An Event Apart: “Designing an Intuitive Navigation”

Gerry McGovern speaking at An Event Apart Seattle 2018 on April 4, 2018.

Confusing menus and links are the number one issue people have in getting stuff done in digital. Sure, search is critical but even the best search usually only jumps you down a few levels in the navigation hierarchy. To complete your task you nearly always have to click more, and selecting the right link is where so many people get frustrated, confused and annoyed. Learn about methods to reduce confusion and increase speed and simplicity for your customers. Learn how to use evidence to uncover the core navigational mental models within people’s minds and to create intuitive interfaces based on these mental models. Learn how to apply essential navigational principles such as: Familiarity, Unity, Essentiality, and Forward-Focus.

Notes

  • What “now” means on the web is “after 6 steps”
  • One of the key principles of navigation design is fidelity
    • You you need to tell people the distance they need to go to get where they want to get
  • A link is a promise, you make a promise to the customer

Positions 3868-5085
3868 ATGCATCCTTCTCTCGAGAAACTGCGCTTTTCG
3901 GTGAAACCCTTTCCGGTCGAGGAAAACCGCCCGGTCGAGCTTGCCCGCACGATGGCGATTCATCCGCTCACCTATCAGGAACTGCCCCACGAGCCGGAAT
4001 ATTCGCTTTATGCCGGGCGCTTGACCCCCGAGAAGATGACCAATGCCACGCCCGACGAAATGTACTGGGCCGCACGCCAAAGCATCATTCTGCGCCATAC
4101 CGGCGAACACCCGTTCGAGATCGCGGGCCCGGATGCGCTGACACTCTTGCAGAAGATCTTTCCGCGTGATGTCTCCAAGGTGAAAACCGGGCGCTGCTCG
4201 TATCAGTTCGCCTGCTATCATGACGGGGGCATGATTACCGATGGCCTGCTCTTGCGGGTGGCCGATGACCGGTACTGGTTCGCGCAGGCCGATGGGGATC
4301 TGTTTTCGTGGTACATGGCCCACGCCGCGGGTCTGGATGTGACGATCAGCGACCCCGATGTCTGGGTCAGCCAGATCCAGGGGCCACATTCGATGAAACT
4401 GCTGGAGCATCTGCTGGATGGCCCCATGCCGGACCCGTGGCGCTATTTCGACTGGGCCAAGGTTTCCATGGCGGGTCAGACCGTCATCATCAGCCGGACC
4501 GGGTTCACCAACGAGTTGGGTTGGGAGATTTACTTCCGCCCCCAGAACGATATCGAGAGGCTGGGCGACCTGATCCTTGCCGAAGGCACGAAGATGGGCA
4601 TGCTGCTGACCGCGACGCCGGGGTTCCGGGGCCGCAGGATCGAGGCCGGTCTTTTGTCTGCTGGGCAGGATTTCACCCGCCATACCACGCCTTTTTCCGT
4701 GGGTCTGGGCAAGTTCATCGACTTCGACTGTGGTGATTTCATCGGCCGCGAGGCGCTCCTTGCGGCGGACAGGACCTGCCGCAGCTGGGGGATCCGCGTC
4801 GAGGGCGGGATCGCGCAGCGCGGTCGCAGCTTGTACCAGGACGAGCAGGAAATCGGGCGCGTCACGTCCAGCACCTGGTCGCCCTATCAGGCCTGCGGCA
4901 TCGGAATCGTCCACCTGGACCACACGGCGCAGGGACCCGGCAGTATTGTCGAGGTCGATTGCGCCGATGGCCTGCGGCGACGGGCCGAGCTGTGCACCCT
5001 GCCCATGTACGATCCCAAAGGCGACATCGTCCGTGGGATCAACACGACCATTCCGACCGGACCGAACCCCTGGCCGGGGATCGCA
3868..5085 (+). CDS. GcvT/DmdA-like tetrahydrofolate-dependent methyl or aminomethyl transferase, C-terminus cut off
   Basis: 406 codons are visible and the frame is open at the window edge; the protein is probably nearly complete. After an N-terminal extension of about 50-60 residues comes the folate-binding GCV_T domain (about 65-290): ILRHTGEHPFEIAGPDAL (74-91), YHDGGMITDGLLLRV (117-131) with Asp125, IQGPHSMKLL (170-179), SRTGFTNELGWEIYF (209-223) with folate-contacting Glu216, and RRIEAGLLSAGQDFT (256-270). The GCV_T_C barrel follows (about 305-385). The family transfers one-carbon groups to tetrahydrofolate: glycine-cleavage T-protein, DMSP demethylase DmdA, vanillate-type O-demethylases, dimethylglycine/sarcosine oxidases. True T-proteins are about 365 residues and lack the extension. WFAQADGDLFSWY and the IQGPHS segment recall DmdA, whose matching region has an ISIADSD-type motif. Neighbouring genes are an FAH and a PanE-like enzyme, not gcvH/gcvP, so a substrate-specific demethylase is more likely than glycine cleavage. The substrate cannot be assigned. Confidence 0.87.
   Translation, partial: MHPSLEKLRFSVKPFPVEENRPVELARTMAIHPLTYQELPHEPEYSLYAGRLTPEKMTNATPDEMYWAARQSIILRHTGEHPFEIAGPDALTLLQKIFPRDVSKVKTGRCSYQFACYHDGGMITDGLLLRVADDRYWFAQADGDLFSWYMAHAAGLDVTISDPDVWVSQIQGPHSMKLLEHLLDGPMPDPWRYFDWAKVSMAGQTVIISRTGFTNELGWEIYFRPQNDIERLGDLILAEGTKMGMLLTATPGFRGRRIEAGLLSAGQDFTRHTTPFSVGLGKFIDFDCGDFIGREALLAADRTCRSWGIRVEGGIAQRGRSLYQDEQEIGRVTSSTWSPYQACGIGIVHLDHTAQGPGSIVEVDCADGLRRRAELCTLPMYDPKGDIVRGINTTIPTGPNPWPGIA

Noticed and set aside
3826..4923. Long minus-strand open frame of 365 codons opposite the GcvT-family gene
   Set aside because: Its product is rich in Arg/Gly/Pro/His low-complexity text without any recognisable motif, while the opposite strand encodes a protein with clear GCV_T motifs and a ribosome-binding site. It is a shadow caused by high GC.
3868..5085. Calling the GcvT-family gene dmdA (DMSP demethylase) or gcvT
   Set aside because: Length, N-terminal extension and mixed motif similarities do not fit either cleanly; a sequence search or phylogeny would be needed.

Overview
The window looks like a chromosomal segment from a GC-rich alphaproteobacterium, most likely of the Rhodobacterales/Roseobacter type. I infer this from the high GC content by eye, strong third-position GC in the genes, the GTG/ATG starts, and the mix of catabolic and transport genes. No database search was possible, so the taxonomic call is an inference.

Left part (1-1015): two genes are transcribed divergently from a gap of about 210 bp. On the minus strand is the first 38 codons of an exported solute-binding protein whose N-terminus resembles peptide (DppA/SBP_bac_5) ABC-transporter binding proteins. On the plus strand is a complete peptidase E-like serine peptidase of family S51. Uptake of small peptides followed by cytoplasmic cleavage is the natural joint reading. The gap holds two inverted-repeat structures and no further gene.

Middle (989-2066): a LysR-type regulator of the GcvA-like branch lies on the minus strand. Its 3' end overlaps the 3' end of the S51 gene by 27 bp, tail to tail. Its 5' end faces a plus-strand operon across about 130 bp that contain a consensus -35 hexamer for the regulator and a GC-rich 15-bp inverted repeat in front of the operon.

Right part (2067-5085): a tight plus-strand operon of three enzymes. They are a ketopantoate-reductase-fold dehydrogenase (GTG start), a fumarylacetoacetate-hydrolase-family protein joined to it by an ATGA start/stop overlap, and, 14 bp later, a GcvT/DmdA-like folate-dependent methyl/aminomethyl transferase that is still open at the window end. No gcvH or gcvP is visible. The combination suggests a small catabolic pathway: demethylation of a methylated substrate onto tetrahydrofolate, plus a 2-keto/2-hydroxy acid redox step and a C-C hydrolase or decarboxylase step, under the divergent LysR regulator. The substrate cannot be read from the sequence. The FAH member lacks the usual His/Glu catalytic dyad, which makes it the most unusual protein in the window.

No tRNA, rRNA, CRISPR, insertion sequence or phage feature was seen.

• Keep your promises
  • Fidelity
  • Momentum
    • When someone is on a page, you need to trust that they want to be on that page
    • Your job is to help them move forward
    • If you want to simplify, you need to strip out everything that is not related to the task at hand
  • Unity
    • Try to create navigation structure as unified as possible
    • Instead of fixing the root problem, we keep adding little fixes
  • Clarity
    • Icons on their own are generally terrible as navigation — at least have a clear word underneath them
    • There are only a few icons that people universally understand
    • FAQs is the lazy man’s approach to information architecture design
    • How does the customer know if their question is frequently asked?
  • Twins
    • There’s often 2 dominant journeys for every task, the object and the subject — some people look for the object first, some people look for the subject first
  • Minimalism
    • The closer you get to the destination, the more you should minimize the navigation
    • Once you let one tiny task in, they come flooding through
    • We overload people with too many choices
  • Magnetism
    • Are people clicking a link they shouldn’t be clicking on, going to the wrong place (dirty magnet)
    • Magnetism score = average success rate – average failure rate
  • It’s much better to design with the customer than for the customer
  • Sorting A-Z is just another form of random for some people
  • Navigation design principles:
    1. Momentum: Keep people moving forward
    2. Unity: Make navigation as unified as possible
    3. Twins: Design for the journeys customers are on
    4. Minimalism: Have navigation take up as little space as is practical
    5. Clarity: Navigation must immediately communicate what it is—and what it is not
    6. Fidelity: A link is a promise. Navigation should keep its promises
    7. Magnetism: Maximize clean magnetism. Minimize dirty magnetism

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